Adventures in Podcasting 5

This episode of Caraheard contains an interview about Bill’s new book (to minute 56), and some particularly brilliant discussion of archaeologists and our perverse relationship with the media (minute 56 and after). If you are super pressed for time, buy the book and listen to the media portion (says Richard – Bill may disagree).

Richard interviews Bill about the new book: W. Caraher, R.S. Moore, and D.K. Pettegrew, with contributions from M. Andrioti, P.N. Kardulias, D. Nakassis, and B. Olson., Pyla-Koutsopetria I: Archaeological Survey of an Ancient Coastal Town, American Schools of Oriental Research Archaeological Reports 21, Boston, MA, 2015. This part of Caraheard will also appear as part of the American Schools of Oriental Research Podcast.

Pyla-Koutsopetria I presents the results of an intensive pedestrian survey documenting the diachronic history of a 100 ha microregion along the southern coast of Cyprus. Located around 10 km from the ancient city of Kition, the ancient coastal settlements of the Koutsopetria mircoregion featured an Iron Age sanctuary, a Classical settlement, a Hellenistic fortification, a Late Roman town, and a Venetian-Ottoman coastal battery situated adjacent to a now infilled, natural harbor on Larnaka Bay. This publication integrates a comprehensive treatment of methods with a discussion of artifact distribution, a thorough catalogue of finds, and a diachronic history to shed light on one of the few undeveloped stretches of the Cypriot coast.

During our discussion, Bill exaggerates the excruciating boredom of the first few chapters, while Richard points out that there are pictures and even the names of the cannon-fodder field walkers.

Richard also manages to mispronounce almost everyone’s name, including, shockingly, P. Nick Kardulias’ name. P. Nick Kardulias, the man who took a soft, weak, ignorant, and insufferably Richard under his wing and taught him to be the ultimate field archaeologist. The man who taught Richard that if you want to stack you coins by size, ignore the mockers and do it. Well, done Richard.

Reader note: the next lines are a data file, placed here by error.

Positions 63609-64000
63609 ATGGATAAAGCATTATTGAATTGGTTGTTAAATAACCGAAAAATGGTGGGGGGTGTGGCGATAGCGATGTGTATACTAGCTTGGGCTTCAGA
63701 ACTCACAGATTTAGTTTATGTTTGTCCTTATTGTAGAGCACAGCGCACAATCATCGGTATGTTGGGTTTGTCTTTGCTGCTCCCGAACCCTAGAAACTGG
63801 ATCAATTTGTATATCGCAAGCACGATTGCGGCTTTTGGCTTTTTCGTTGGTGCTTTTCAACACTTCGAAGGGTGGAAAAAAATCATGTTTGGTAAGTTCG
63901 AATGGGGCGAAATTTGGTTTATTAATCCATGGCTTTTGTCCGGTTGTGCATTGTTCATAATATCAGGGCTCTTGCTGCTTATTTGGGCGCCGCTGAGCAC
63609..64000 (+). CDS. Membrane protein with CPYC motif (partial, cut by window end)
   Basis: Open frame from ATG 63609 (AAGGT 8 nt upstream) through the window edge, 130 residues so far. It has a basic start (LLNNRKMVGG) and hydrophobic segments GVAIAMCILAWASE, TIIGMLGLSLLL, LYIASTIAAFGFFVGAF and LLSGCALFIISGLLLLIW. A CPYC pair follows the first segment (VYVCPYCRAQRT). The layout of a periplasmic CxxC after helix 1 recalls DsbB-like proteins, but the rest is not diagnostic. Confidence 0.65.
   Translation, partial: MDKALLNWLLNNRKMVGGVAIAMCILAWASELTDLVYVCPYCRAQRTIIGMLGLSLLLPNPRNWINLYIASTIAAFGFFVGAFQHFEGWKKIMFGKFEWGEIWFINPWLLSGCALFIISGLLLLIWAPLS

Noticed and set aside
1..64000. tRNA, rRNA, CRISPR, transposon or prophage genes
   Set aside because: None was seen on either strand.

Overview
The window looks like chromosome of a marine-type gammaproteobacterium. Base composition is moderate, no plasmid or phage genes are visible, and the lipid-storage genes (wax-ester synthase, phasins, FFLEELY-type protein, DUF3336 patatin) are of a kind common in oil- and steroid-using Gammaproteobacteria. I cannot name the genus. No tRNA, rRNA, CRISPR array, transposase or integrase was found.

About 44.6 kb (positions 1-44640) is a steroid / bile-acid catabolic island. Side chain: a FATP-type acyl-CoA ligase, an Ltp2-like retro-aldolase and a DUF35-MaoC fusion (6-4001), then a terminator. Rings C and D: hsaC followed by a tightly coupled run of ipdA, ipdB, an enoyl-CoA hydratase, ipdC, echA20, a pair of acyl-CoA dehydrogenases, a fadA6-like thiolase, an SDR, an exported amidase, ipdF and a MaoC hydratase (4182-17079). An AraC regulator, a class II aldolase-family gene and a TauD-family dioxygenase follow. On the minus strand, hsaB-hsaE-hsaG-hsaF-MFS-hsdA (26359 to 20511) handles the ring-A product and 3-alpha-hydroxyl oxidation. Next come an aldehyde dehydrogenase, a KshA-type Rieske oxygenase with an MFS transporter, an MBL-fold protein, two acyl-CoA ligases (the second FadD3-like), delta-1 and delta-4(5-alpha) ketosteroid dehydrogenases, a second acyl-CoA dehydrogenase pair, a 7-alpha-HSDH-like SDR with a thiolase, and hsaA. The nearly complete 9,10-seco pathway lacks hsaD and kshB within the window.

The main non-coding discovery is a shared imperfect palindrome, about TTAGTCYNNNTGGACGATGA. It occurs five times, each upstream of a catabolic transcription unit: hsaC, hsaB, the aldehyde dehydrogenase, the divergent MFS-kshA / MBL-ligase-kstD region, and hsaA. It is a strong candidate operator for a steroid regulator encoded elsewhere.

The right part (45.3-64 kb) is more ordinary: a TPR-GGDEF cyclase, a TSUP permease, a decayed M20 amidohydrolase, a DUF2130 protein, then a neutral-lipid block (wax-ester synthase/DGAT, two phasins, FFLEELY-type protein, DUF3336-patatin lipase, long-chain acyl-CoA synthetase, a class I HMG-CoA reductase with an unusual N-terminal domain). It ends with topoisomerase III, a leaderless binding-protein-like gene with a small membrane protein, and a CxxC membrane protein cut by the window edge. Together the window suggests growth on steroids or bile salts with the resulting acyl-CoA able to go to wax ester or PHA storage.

Bill answers some questions that are the heart of the ASOR interview:

What got you interested in becoming an archaeologist?
Of all the places you could have worked, why Cyprus? And why Pyla-Koutsopetria?
How did you choose the area to survey, and how large is the area you’re surveying?
Who works/worked on the survey?
What kind of technology did you use to aid you in this survey?
How long does surveying a square take? How many squares did you survey?
What kinds of remains are you finding/did you find at PKAP?
How long does it take to analyze artifacts you find?
What is the significance of these remains? (And more crudely) Why should people care about your finds?
What can one look forward to when reading this book, and are there any special features?
If the area was such an active trade spot, why is it no longer?
After the book interview, Richard and Bill talk for awhile about archaeology and the media. We discuss how we love to complain about simple errors, how archaeology benefits from coverage, the media’s love of archaeological hype, and how the weird reactions reveal the insecurities of archaeologists.

Some Links!

We talk a bit about the Pyla-Koutsopetria Archaeological Project and also the Eastern Korinthia Archaeological Survey. And also the Rough Cilicia Archaeological Survey.

The ManCamp Dialogues (Killdeer, ND) Frenzy:

Future generations can figure this out

Future generations can figure this out

Josh Wheeler’s “The Glitch in the Video-Game Graveyard” in Harpers. Josh claims Bill got “spooled up.”

Emily Guerin’s Meet The Men Who Study Man Camps in InsideEnergy.

We never get through a podcast without referencing The Ohio State University Excavations at Isthmia.

David Pettesherd Pettegrew has a most-respectable blog: Corinthian Matters.

Courtesy of the Wayback Machine, and with great embarrassment, here is Richard’s webpage for the aborted Ciudad Blanca project: The Rio Platano Cultural Landscape Project. Short version: If children with sawed-off shotguns guard the used clothing stores, it’s not a good place to take students on a project.

Take a look at this article on Mayan sacrifices, that also discusses media hype and looters. New Evidence of Ancient Child Trafficking Network.

One Comment

  1. It seems to me that academic archaeologists are overly critical of bad media coverage a lot because (a) we’re trained to be really critical all the time and (b) because most media coverage is really bad. Think, for example, pretty much everything on ESPN or sports coverage in any newspaper or any major TV channel. You might say that sports journalists are a special kind of stupid, but on the other hand they at least understand statistics better than the mainstream political journalists do. I recognize the elitism that you’re talking about but I think that 99% of the time the irritation comes from inaccuracy.

    Reply

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